Apple laptops affected by a recent recall because of overheating batteries have been banned by the U.S. Federal Aviation Administration from being brought on flights.
“The FAA is aware of the recalled batteries that are used in some Apple MacBook Pro laptops,” the agency said in a statement reported Tuesday.
Airlines were notified about the voluntary recall last month and reminded to follow the FAA’s instructions for traveling with potentially dangerous products, the statement said.
The statement cited the FAA’s Packsafe website, which says that “lithium batteries recalled by the manufacturer/vendor must not be carried aboard aircraft or packed in baggage unless the recalled product/component has been replaced or repaired or otherwise made safe per manufacturer/vendor instructions.”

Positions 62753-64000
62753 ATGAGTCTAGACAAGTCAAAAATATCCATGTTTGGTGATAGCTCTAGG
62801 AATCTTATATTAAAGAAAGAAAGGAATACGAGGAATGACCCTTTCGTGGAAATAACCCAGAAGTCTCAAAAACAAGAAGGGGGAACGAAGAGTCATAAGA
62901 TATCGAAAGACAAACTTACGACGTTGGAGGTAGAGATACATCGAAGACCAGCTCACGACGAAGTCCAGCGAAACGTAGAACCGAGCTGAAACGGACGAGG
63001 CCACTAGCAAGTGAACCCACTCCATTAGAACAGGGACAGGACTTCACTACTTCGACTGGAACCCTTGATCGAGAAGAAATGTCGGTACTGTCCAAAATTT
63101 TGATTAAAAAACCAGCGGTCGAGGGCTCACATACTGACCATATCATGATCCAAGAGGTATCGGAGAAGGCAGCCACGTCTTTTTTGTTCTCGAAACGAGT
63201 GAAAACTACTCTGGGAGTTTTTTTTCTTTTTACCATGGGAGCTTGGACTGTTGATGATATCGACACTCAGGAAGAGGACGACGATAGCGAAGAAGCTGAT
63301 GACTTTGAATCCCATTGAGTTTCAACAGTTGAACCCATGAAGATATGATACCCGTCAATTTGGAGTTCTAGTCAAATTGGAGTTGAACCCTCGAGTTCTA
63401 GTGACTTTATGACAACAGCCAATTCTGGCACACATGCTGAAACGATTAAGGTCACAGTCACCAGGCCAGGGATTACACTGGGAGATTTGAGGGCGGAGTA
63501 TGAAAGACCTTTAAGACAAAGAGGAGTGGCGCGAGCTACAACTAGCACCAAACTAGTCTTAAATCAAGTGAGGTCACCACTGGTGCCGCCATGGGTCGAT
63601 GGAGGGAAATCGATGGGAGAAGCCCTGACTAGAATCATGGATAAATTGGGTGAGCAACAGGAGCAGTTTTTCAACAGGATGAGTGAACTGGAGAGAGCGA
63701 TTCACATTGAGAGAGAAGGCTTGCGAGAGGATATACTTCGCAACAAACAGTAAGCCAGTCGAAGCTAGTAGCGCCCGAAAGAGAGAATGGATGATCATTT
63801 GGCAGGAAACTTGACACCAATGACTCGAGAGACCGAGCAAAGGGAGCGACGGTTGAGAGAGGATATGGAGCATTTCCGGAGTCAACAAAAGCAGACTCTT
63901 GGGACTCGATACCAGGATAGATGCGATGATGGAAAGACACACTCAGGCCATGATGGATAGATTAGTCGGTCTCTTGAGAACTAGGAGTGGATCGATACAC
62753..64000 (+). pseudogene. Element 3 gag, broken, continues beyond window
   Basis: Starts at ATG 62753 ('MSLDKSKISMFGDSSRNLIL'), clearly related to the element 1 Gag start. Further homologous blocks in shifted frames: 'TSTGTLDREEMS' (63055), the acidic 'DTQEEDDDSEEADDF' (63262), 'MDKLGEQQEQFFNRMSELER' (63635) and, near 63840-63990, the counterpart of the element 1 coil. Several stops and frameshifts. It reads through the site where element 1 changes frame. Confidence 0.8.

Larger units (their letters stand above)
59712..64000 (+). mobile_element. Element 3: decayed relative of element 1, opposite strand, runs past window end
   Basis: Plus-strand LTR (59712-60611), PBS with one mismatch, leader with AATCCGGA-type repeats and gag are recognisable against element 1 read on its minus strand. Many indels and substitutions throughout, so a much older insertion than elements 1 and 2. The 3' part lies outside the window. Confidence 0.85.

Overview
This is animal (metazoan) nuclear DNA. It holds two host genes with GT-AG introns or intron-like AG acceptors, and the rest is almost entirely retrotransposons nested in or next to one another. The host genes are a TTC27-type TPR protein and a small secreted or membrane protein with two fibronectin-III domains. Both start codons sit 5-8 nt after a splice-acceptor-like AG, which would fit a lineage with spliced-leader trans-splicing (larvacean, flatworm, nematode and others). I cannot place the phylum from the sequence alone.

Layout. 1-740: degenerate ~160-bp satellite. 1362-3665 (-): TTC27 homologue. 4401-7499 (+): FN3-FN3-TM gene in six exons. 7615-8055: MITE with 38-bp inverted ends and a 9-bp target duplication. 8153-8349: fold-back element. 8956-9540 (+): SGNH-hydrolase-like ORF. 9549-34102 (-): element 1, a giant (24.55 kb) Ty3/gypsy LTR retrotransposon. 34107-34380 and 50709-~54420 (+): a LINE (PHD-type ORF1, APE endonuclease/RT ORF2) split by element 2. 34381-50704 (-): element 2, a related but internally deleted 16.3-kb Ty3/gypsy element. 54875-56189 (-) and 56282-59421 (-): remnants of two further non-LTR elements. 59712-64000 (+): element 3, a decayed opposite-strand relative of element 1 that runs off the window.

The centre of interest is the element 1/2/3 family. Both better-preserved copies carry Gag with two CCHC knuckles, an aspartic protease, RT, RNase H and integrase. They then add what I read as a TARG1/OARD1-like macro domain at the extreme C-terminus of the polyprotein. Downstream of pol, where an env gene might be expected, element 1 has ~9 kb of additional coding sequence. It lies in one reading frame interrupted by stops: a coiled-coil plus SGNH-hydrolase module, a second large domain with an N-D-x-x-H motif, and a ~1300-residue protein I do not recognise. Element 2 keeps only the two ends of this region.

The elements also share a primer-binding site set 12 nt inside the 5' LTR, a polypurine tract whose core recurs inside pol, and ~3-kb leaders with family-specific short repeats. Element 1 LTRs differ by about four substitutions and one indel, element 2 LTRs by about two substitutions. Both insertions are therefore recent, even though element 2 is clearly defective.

Apple declined to comment, pointing instead to the company’s earlier press release about the affected laptops.
Recalled by Apple in June, the laptops include certain 15-inch MacBook Pros models sold between September 2015 and February 2017. Apple said at the time that the company had determined that, in a limited number of units, “the battery may overheat and pose a fire safety risk,” and advised customers to stop using the laptops and to have their batteries replaced.
More than a half-million Apple laptops are subject to the recall, according to the U.S. Consumer Product Safety Commission: about 432,000 units sold in the U.S. and about 26,000 sold in Canada.
The European Union Aviation Safety Agency similarly responded to the recall earlier this month by instructions regional airlines to follow its rules from flying with recalled batteries. Several international carriers, including four airlines managed by Total Cargo Expertise, have since barred the laptops from being shipped as cargo, Bloomberg reported Tuesday.
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